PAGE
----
Postpartum Depression: Definition, Causes, Symptoms, Treatment, And More.

The Postpartum depression occurs in women shortly after giving birth, where symptoms include sadness and hopelessness, counseling and antidepressants are treatment options.

As a new mother you face many challenges getting used to life with a newborn, you will also likely have to deal with lack of sleep, new responsibilities, or even chest pain if you are breastfeeding. This is a severe form of clinical depression related to pregnancy and childbirth.

What is postpartum depression?

Also called postnatal depression, it is a type of mood disorder associated with childbirth, which can affect both sexes. It is the type of depression that you can have after having a baby, it can start at any time during your baby’s first year, but it is more common for it to begin to feel its effects during the first 3 weeks after birth.

If you have it, you may feel sad, hopeless, and guilty because you may not feel like bonding with or caring for your baby. Postpartum depression doesn’t just affect new mothers, it can affect you even if you didn’t have it when your other children were born.

Sometimes it can be difficult to distinguish clinical depression from the normal stress and burnout of new parenthood, but if your feelings of sadness or despair are so powerful that you are preventing you from doing your daily tasks, such as taking care of yourself and others, you may have this kind of depression.

About 10 percent of new mothers develop it, but some experts believe the figure is even higher because many women do not seek treatment. If you are having difficulties, see your healthcare provider right away for a mental health evaluation, if your provider thinks you have depression at any time after giving birth, they may refer you to a counselor and prescribe antidepressant medications, if needed, or you are referred to a psychiatrist for treatment, whether you are diagnosed with depression before, during, or after pregnancy, getting treatment is important.

Symptoms of postpartum depression

The symptoms and depression that occur before or during pregnancy are the same, you could have such depression if you experience five or more of the following symptoms almost every day, for most of the day, for at least two consecutive weeks:


  • Persistent sadness, anxiety, or “empty” mood.
  • Severe mood swings
  • Frustration, irritability, restlessness, anger.
  • Feelings of hopelessness or helplessness.
  • Guilt, shame, worthlessness.
  • Low self-esteem.
  • Numbness, emptiness.
  • Exhaustion.
  • Inability to be comforted.
  • Problems bonding with and caring for the baby.


  • Lack of interest or pleasure in usual activities.
  • Low or no energy.
  • Low libido
  • Changes in appetite
  • Fatigue, decreased energy and motivation .
  • Poor self-care.
  • Social withdrawal.
  • Insomnia or excessive sleep.


  • Decreased ability to make decisions and think clearly.
  • Lack of concentration and poor memory .
  • Fear that you will not be able to take care of the baby or fear of the baby.
  • Worrying about hurting yourself, baby, or partner.

Causes of postpartum depression

The cause is not well understood, hormonal changes, genetics and major life events have been hypothesized as potential causes. Evidence suggests that hormonal changes may play a role, those that have been studied include estrogen, progesterone, thyroid hormone, testosterone, corticotropin-releasing hormone, and cortisol.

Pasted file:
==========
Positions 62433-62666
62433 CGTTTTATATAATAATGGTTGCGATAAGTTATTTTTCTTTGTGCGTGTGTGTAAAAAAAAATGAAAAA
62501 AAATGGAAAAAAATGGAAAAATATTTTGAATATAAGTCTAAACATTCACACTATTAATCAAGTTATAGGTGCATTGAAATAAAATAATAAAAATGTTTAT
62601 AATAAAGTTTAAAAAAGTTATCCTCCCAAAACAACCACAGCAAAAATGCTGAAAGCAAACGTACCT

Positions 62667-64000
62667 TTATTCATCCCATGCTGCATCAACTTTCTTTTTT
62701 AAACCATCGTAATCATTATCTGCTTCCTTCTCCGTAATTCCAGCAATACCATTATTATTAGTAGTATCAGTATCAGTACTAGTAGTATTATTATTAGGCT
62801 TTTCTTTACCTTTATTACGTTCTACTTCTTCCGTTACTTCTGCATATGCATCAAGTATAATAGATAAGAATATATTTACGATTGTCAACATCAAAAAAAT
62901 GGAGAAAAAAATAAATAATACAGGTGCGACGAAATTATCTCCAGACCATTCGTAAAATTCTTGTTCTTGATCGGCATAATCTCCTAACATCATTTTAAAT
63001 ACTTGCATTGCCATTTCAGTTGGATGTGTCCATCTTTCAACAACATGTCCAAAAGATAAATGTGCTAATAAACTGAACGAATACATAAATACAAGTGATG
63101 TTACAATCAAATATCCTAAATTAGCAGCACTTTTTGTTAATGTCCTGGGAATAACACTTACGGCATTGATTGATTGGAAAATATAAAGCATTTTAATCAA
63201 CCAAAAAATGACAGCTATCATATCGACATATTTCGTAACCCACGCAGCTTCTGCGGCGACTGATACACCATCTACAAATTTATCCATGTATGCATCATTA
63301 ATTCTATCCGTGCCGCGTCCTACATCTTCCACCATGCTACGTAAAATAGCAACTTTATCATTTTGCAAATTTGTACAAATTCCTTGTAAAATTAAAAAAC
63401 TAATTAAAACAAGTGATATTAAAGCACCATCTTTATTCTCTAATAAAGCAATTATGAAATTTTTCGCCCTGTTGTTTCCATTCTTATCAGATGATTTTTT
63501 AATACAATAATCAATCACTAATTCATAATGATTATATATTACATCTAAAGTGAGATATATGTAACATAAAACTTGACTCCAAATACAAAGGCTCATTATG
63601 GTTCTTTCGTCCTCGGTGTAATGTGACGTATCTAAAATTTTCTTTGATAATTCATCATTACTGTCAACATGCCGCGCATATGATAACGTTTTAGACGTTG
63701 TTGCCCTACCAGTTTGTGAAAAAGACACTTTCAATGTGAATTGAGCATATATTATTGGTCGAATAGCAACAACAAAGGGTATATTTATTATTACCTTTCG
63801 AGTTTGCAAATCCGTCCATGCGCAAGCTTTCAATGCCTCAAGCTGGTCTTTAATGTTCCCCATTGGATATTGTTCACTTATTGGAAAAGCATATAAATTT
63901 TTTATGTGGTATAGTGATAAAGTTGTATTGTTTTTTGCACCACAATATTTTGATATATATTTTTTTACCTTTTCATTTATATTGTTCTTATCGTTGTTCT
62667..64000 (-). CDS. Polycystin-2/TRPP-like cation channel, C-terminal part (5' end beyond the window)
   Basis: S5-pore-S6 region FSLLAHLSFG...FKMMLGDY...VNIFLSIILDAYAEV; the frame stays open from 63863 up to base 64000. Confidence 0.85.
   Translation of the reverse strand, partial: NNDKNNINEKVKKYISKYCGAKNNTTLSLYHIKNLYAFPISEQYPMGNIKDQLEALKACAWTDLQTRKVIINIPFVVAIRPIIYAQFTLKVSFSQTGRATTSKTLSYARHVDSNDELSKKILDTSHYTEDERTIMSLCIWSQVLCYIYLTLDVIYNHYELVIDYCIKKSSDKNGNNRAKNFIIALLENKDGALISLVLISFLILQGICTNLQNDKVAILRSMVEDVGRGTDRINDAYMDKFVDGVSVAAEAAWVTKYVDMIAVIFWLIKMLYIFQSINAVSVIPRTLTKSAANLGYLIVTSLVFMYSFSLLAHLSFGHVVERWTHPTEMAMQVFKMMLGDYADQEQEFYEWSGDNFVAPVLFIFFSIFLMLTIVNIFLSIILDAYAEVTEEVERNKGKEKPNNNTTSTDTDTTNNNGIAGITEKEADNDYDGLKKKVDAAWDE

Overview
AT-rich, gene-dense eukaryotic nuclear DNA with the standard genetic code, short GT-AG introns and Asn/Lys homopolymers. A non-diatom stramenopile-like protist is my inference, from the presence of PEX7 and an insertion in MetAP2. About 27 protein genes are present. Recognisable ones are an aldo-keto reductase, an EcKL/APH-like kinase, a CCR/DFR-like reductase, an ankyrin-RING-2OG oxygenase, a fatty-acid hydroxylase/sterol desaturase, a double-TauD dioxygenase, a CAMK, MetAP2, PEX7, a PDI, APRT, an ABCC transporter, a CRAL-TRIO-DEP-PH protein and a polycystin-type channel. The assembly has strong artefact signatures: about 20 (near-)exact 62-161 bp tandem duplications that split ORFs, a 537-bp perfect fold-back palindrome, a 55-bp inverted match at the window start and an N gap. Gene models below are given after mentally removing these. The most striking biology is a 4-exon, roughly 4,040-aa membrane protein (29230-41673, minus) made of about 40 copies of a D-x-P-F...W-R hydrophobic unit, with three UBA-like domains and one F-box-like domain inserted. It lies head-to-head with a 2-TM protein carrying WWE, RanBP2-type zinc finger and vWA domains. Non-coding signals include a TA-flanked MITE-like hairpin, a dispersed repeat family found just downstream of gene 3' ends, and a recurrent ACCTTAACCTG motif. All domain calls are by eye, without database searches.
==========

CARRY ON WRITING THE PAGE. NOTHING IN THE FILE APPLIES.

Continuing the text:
Fathers, who are not experiencing profound hormonal changes, may also have postpartum depression, the cause may be different in men.

The profound lifestyle changes brought about by caring for the baby are also frequently assumed to cause this depression, however there is little evidence to support this hypothesis. Mothers who have had several previous children without suffering it can, nevertheless, suffer it with their last child. Despite the biological and psychosocial changes that can accompany pregnancy and the postpartum period, most women go undiagnosed.


Your hormone levels rise when you are pregnant, after your baby is born, they drop suddenly. This rapid change can trigger depression in some women, (if you ever feel grumpy before having your period, you already know how hormones can affect you).

History of depression

If you have had depression before, or it runs in your family, you are more likely to have postpartum depression.

Stress and problems

If you didn’t want to be pregnant, or if your partner and family aren’t helping you care for your baby, you’re more likely to become depressed as a new mother. The condition is also more common among women with money problems, drug or alcohol problems, or other major sources of stress.

Very young women who are unprepared to care for or support a baby are also at risk.

Am I at risk for postpartum depression?

Every new mom is at risk of developing it, but some women are at higher risk. The strongest predictors are:

  • Depression or anxiety during pregnancy.
  • Stressful life events during pregnancy or shortly after giving birth.
  • Traumatic birth experience.
  • Premature delivery
  • A baby in need of neonatal intensive care.
  • Lack of social support.
  • Previous history of depression.
  • Breastfeeding problems.

Other risk factors include:

  • Unplanned or unwanted pregnancy.
  • A baby with birth defects or other medical problems.
  • Multiple babies (such as twins or triplets).
  • Family history of psychiatric problems.
  • To be single.
  • Low socioeconomic status or financial instability.
  • Domestic violence
  • Unemployment.
  • Many medical appointments during pregnancy.
  • Pregestational or gestational diabetes.